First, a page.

Why we’re entering the golden age of email

We all know that email is where your work happens. But given your inbox’s role as the central hub of your professional life, email has largely failed to become a more effective communication tool—until recently.

Part of the reason why email has stagnated is that its one of the oldest digital technologies still being used daily. The first “email” was sent on October 29, 1969, and we’re still sending them in 2020. Some of the underlying technologies have certainly evolved since that first email, but most of the protocols being used are from the previous century. SMTP (sending email) was created in 1982. IMAP (downloading email) was created in 1986. If you think about all that’s changed with technology since the 1980s, it’s baffling to think that we’re still so reliant on protocols that are so old.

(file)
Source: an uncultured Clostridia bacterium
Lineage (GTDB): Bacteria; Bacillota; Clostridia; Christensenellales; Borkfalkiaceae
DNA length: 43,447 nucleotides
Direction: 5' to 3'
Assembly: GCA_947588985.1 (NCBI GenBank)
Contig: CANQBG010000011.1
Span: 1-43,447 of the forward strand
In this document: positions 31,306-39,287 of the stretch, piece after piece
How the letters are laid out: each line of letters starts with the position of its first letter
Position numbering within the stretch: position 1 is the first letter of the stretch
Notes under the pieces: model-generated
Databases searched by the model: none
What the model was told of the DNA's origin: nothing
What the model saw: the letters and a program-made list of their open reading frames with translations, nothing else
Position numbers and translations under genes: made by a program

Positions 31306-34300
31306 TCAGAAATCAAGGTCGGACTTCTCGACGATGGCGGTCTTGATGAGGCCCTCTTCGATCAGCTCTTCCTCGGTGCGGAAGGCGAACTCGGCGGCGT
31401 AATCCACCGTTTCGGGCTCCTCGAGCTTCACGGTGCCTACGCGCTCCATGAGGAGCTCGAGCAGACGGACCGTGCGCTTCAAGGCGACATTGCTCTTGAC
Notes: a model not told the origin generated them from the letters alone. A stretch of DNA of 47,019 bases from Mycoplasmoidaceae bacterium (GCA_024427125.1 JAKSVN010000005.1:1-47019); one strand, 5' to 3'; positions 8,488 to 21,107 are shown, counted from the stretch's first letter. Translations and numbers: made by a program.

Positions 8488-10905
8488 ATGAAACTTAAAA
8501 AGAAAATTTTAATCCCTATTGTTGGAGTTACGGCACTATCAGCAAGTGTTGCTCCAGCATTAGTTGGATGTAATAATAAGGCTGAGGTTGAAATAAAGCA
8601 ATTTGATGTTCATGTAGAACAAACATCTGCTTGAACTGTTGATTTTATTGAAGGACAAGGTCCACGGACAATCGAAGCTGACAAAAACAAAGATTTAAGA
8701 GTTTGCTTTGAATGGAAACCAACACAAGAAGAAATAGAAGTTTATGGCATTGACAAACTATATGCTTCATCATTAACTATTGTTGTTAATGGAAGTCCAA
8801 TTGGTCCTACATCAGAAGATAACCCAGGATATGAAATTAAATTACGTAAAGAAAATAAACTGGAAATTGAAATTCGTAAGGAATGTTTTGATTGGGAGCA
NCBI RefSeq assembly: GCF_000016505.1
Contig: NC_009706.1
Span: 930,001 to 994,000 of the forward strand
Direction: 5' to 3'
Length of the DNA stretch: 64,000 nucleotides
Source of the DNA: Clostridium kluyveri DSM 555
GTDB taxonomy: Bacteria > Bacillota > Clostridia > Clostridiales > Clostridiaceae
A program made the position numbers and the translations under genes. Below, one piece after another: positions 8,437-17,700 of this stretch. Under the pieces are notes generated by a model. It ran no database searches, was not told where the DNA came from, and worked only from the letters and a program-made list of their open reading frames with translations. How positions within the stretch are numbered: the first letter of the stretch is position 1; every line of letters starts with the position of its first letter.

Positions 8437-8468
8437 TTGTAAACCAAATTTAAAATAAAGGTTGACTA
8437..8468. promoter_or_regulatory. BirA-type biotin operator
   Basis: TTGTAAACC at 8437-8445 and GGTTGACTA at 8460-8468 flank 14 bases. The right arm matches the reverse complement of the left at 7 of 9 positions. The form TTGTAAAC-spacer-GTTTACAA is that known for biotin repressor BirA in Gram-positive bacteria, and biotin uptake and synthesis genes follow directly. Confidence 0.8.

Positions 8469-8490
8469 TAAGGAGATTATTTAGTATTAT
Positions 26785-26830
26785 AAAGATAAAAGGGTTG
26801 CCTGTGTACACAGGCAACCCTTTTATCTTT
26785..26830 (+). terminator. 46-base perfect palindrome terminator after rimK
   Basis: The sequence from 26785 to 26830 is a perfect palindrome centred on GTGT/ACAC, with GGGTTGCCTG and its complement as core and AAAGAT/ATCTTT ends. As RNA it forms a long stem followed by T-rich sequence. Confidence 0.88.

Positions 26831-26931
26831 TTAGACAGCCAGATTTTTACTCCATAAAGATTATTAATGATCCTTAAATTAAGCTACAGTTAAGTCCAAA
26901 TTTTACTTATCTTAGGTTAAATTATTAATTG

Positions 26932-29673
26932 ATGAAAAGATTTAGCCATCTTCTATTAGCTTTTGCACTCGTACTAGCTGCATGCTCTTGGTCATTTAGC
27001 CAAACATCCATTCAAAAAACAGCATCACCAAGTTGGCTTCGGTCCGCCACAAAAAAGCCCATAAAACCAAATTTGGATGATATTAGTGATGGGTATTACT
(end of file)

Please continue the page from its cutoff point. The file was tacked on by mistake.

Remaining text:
Because email is built on open standards, it has remained decentralized. Unlike many other types of tech these days, that means that no single company can own and control it. Anyone can start a company that provides an email service, and they will be compatible with all of the other email platforms on the market. If email were built on a closed system, it would likely be controlled by a handful of big technology companies—just like some of the newer modes of communication.


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